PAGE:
There are a lot of new faces, under the sunhats and behind the sunglasses this spring. You know what that means…we still die of pneumonia; it just takes six tries!

     You can appreciate how our palliative and hospice end of life programs at Bellamy and Watson have developed from this statistic: of the last 20 deaths among our guests, only four died in a hospital…

     The staff takes great pride in their palliative and hospice skills and we’re careful not to be seen as radical practitioners. When we get to know the residents and their families and their illnesses, we can provide comprehensive end of life care.

     If end of life care involves napping in the sun and enjoying a cool drink and a snack, then the Fields may be the place for your family.

     Bellamy has a wonderful group of male guests this spring; the most ever. We are dusting off the fishing rods and rolling the putting greens. For the Audubon crowd, the bird houses are already occupied and we have some resident warblers back for the fifth or sixth time. We’re on the take-off and landing routes for Pease Air Force base, so the crowd in the yard is treated to some daily displays of our military might.

     And finally, when the wind is right, we’ll fly some kites, reprising George Harrison’s joyful “Here Comes the Sun” with Lennon and McCartney’s obscure “For the Benefit of Mr. Kite.”

     “La la la la, life goes on…”

Written by Kelly McNeal  
Friday, 31 March 2017

The male voice was soothing: “please listen to the entire menu, as it has changed and expanded recently.”

     I was lulled into a trance within a few seconds of the third playing of the tape.

Twelve minutes had elapsed. At one point, I think I heard a female voice ask, “Are you still there?”

     There was no “press 0 for operator.”

     There is no operator.

     If you press 0, you return to the male voice… “Welcome to…”


     Now, I came of age in the 70’s and I have my share of voices. Carly Simon writing that song about me. Harry Chapin singing, “Hoppy, keep the change.”

My professor of abnormal psychology thought my paper on multiple personalities and psychosis was a research masterpiece.

     I didn’t have the heart to tell him that it was a first person account.

     So, it’s not always easy to contend with the new voices, “You’ve got mail,” “in 300 yards, exit to the left,” Siri, Alexa and Google, among others.


     People ask me how Bellamy and Watson Fields are different than other facilities.

     Well, to start, we answer the telephone. We have no directory to which you can listen closely. We have live people. If I answer, good luck with getting your call transferred. If Kelly answers, good luck chatting about things you had no intention of discussing; hope you’re not calling long distance. In between, you’ll be seamlessly connected to you party.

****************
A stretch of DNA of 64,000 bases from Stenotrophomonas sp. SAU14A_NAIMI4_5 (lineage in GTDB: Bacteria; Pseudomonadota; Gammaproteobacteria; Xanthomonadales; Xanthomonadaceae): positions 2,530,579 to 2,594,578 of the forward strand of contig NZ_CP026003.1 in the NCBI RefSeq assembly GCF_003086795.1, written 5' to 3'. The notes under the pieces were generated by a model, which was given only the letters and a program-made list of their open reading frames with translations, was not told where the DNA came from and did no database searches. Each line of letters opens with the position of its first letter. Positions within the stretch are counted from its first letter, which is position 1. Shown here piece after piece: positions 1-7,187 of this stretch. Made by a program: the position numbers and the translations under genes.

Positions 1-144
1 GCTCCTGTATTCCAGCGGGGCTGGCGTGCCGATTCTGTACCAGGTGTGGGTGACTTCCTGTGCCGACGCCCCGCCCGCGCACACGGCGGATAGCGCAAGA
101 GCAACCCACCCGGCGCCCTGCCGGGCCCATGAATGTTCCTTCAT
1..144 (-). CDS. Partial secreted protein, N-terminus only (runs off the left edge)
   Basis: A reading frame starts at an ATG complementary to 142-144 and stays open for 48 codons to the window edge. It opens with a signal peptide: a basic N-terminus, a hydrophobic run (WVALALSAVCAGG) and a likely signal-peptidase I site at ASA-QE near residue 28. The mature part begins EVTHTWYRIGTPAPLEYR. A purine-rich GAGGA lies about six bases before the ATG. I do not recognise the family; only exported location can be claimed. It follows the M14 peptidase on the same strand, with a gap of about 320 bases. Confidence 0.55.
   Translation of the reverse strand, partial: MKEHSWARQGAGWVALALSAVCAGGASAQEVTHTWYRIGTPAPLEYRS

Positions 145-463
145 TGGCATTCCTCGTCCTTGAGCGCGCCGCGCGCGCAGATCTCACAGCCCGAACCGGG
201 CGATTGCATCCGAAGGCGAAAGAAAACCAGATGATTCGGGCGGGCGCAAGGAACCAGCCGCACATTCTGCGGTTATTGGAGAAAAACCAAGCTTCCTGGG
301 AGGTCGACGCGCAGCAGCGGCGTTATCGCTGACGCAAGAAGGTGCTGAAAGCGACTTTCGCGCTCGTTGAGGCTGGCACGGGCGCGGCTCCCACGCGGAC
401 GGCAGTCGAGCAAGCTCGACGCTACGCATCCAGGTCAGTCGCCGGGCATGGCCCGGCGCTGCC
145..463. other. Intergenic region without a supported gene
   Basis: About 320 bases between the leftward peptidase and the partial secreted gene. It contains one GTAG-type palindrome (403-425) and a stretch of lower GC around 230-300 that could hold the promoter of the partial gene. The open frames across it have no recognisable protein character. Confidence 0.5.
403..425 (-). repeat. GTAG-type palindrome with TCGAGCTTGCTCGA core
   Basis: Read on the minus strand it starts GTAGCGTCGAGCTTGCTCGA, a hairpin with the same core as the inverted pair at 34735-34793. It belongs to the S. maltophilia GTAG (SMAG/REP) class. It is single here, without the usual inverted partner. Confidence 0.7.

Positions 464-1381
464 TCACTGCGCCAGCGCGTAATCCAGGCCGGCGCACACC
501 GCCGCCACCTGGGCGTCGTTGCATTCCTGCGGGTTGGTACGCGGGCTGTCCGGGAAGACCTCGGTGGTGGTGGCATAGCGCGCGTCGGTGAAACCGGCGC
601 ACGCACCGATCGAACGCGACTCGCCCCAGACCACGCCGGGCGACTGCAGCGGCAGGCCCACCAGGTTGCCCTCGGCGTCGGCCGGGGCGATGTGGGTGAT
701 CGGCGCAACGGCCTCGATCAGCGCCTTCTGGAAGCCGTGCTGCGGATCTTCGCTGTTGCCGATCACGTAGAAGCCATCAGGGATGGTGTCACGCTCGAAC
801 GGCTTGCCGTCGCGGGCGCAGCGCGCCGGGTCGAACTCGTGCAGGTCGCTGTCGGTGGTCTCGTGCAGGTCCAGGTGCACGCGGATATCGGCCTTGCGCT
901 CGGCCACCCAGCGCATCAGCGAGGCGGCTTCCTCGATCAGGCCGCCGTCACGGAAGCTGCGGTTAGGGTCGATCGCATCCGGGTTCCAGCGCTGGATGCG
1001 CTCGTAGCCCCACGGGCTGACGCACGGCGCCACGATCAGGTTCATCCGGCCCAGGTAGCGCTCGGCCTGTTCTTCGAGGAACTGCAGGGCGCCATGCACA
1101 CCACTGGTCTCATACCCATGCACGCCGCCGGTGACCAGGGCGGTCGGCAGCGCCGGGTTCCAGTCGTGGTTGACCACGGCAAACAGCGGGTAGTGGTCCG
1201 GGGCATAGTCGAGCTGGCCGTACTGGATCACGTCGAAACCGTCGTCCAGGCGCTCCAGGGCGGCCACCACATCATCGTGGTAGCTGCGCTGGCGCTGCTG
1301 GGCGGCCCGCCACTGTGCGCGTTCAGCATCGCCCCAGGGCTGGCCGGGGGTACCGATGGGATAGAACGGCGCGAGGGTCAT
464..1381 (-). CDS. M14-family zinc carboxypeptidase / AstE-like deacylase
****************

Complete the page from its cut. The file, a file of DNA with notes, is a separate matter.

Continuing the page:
A real life, friendly person is your first encounter at Bellamy and Watson, by whatever means you make contact and it gets better from there.

      We’re pretty smart about what we do and we’re really good about telling you when we don’t know the answer to your question (but we’ll find out).


     Our customers (the families of our residents) need real people and friendly faces to compliment the expertise they expect about elder care. That’s just one of many ways that we’re different.


Gourmet Puree Print E-mail
Written by Kelly McNeal  
Friday, 24 February 2017




     I can’t get this pithy title past my censor, Lisa, for a radio ad but she’s out of the building today so I can get my point across in a blog and she won’t know how to take it down.


     I know that food is love because my mother and grandmother each fed me three large meals every day. It wasn’t until I got to Villanova for college and inquired in the cafeteria what time “snacks” were served, that I had the rude awakening.


     “Snacks,” a large woman in a white outfit on the other side of a cafeteria line billowing steam repeated. “Snacks…?”


     The Fields have four new chefs including two culinary school graduates, and for you Portsmouth foodies, one is descended from the Rosa Restaurant gene pool. The chefs are pictured elsewhere on the web site.


     Among my loathsome memories of my parents end-of-life care are several decrepit piles of food named “breakfast, lunch and dinner” at their respective facilities. In addition to my father wearing someone else’s pajamas, I recall him looking at the food pile then looking at me…


     My mother, at least, didn’t know what she was eating in the later stage of her dementia but I did, since she would be wearing it when I came to visit in the evening.


     So when my head chef, Bill Walsh, thought I was kidding about gourmet puree and I set him straight, we began a collaboration that celebrates fine dining to this day. And it gets better every time we hire.


     My parents dined on the QE II, at the Waldorf Astoria and Bookbinders, for you old food fans, then at KFC when it was all they could do to get out of the house once a day as their illnesses progressed.


     They’d celebrate at Boston Market, a ham joint equivalent of KFC if they were on a roll, and the two of them would split one dinner.

     I love seeing my guests eating fresh salmon, nice cuts of beef and pork tenderloin and pasta variations with sauces whose ingredients I can actually smell and taste.


     The medication nurse is also the bartender.


     And yes, there is gourmet puree.


     My parents would be pleased.